By Muhammad Omar Faruque
Reading law books for learning ‘what is law’ is almost identical to reading sports-books for learning how to swim or how to play soccer. The most significant part of legal studies is to understanding the application of laws in an appropriate case or in a real life situation. It is an art to know the use of law-book-knowledge in any practical situation by drawing proper analogies coupled with dynamic interpretations. There has been a myth among the lawyers that most of the law students are not up-to-mark, despite having brilliant grades in the law school,when they get apprenticeship in a law chamber. Reality is in fact also pathetic so as to flout this claim. At this backdrop, this is a burning question to understand the standard of legal education in connecting our real-life experiences to class-room lectures. How far our law schools have been successful to break the myth that I have already presented?
In most of the cases, law students have the opportunity to take part in mooting and debating or writing legal essays concerning social issues. However, such opportunity always does not ensure an effective outcome in the sense of clinical legal education. To me, such initiatives could be effective if anyone gets the chance to work practically by going to the community, hearing to its members and providing advocacy what they need. But there remain multitudes of challenges for doing these sorts of work.
Mooting creates the opportunity of framing legal issues from the fictitious facts and finding legal rules to fit those issues as the lawyers do in a real court. It enables mooters to critically analyze the facts in order to prepare the arguments for and against parties. It creates the sensibility of what facts to be used and what not! Say, for instance, while thinking fora defense argument, the defense necessarily needs to searchfor some sorts of clue from the factto strengthen his or her case compactly. It could avoid the defense’s risk of being doubted with this very fact by the prosecution. Besides, the mootersare always needed to prepare themselves for answering the questions asked by the penal of judges. Here, the mooters get the chance of showing their capacity to infuse laws and facts for winning the case.Even some mooters might need to prepare sets of 3rd or 4th line arguments to face questions in a chronological order. At the same time, writing memorials is doing an in-depth research on relevant issues. Being purely legal and formal one, mooting transmits the psychological arrangements for the law students at the end of day.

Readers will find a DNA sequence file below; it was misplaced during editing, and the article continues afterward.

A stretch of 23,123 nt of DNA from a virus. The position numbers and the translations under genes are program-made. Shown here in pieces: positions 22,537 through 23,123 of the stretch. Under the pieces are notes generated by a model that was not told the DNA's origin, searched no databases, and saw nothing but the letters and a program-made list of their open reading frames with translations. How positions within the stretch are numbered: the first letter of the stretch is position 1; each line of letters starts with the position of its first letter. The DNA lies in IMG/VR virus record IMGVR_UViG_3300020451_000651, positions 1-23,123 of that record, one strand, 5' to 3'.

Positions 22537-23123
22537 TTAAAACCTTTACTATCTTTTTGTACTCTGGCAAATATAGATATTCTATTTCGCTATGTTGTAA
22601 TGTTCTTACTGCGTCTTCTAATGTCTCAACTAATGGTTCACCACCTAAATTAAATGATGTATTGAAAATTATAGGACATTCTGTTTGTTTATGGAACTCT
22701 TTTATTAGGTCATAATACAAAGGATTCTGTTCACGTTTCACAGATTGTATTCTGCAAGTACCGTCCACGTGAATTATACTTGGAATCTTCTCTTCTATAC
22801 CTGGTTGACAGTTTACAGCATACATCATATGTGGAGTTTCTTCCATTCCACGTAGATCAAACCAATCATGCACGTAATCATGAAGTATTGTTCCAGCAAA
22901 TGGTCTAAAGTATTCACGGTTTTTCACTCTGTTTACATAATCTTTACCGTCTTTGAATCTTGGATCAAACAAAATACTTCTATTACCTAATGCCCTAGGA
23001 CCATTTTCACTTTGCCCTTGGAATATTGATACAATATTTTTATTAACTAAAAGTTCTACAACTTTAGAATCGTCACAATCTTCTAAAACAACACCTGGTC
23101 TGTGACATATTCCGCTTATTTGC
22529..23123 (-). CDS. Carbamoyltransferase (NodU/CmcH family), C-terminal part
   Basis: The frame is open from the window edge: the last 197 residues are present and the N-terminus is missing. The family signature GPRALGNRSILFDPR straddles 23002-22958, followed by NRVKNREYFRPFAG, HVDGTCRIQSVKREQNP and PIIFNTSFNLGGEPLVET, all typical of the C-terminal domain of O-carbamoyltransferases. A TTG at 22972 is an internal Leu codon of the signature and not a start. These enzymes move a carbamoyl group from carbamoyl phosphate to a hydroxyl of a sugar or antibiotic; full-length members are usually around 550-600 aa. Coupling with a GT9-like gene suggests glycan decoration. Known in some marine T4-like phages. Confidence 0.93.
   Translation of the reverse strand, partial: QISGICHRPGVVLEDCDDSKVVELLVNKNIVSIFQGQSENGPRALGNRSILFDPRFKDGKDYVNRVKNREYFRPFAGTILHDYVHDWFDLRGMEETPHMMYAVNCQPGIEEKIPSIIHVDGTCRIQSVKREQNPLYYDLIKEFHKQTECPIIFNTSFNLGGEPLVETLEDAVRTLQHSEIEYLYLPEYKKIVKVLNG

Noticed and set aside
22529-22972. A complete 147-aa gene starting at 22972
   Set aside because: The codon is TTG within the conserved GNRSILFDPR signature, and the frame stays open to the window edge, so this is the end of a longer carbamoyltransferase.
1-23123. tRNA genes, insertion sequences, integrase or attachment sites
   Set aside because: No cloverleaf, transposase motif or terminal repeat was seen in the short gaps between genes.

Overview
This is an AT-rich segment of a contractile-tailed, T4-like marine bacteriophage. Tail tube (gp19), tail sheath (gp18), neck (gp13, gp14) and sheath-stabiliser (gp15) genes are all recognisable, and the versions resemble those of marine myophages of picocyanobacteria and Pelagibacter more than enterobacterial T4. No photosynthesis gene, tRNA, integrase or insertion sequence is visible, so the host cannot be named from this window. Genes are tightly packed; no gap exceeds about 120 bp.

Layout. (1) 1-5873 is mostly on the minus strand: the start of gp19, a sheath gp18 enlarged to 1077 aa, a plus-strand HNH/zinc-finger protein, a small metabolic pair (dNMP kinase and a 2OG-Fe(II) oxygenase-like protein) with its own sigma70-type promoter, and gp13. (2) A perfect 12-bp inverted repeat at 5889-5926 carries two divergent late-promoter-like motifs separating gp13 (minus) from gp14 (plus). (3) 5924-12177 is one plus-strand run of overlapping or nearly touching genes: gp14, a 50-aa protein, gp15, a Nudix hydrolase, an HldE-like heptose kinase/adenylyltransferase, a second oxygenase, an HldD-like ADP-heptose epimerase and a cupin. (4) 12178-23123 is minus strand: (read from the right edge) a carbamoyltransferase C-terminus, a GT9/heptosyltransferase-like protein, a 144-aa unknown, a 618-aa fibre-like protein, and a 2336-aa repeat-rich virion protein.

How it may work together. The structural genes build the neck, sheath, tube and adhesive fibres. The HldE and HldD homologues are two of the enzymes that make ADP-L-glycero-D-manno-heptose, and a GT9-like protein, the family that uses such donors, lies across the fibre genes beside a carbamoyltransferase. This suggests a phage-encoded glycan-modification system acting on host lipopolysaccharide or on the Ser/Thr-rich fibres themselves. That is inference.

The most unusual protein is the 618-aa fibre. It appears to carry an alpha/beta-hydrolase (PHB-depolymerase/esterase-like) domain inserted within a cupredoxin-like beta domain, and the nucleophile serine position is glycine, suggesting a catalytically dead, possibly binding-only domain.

Debating can be a good platform to sharpen the logical sense and make a student rational or analytical. It also provides an opportunity of becoming an effective public speaker to convince others by using art of logic. Students can take part in debates to stand for or against any topic to establish their opinions with logic and reasoning. It is almost an identical approach to study in the discipline of law. Legislators and constitution-framers often hold extensive debates for adopting the best legal or constitutional practices in the statute book. Law students should practice it not only for knowing the method of structural and rational argumentation, but diversifying the area of knowledge with an interdisciplinary approach to understand the legal principles. Jurisprudential understandings can properly be utilized in the debates on particular issues. The culture of debate teaches how to set-up a reason for establishing one’s assertion and what is the most appropriate example in a specific case by applying legal scholarship.
It is not desirable, but true that mooting has been practicing once or twice in a year during some specific competitions in most of our law schools. In my view, mooting should be practiced consistently, and the number of participants should not be confined to a limited number of students. In many law schools including few national ones, mooting has been included in law curriculum. But it should be implemented in all law schools in the quickest possible time.
On the other hand, debating is nothing less than mooting in enabling the sense of logic and reason. Moreover, being not so formal or competition-centric, it might be practiced by law students in a regular manner. In the universities, debating activities are accessible throughout the year.
Being a debater is a great advantage for me. I often get tempted to debate in the exam scripts to make the analysis more thought-provoking, rational and compact. To conclude, I hope the culture of mooting and debating can bring a successful professional life for us provided that weknow how to talk to convince the others, and how to utilize our legal learning.
 Muhammad Omar Faruque is pursuing his LLM from the University of Dhaka. Besides representing Dhaka University’s debating team Oporajeyo Bangla in different national debating competitions, Faruque is currently serving as the Editor in Chief at Dhaka Law Review. He can be reached at: firstname.lastname@example.org.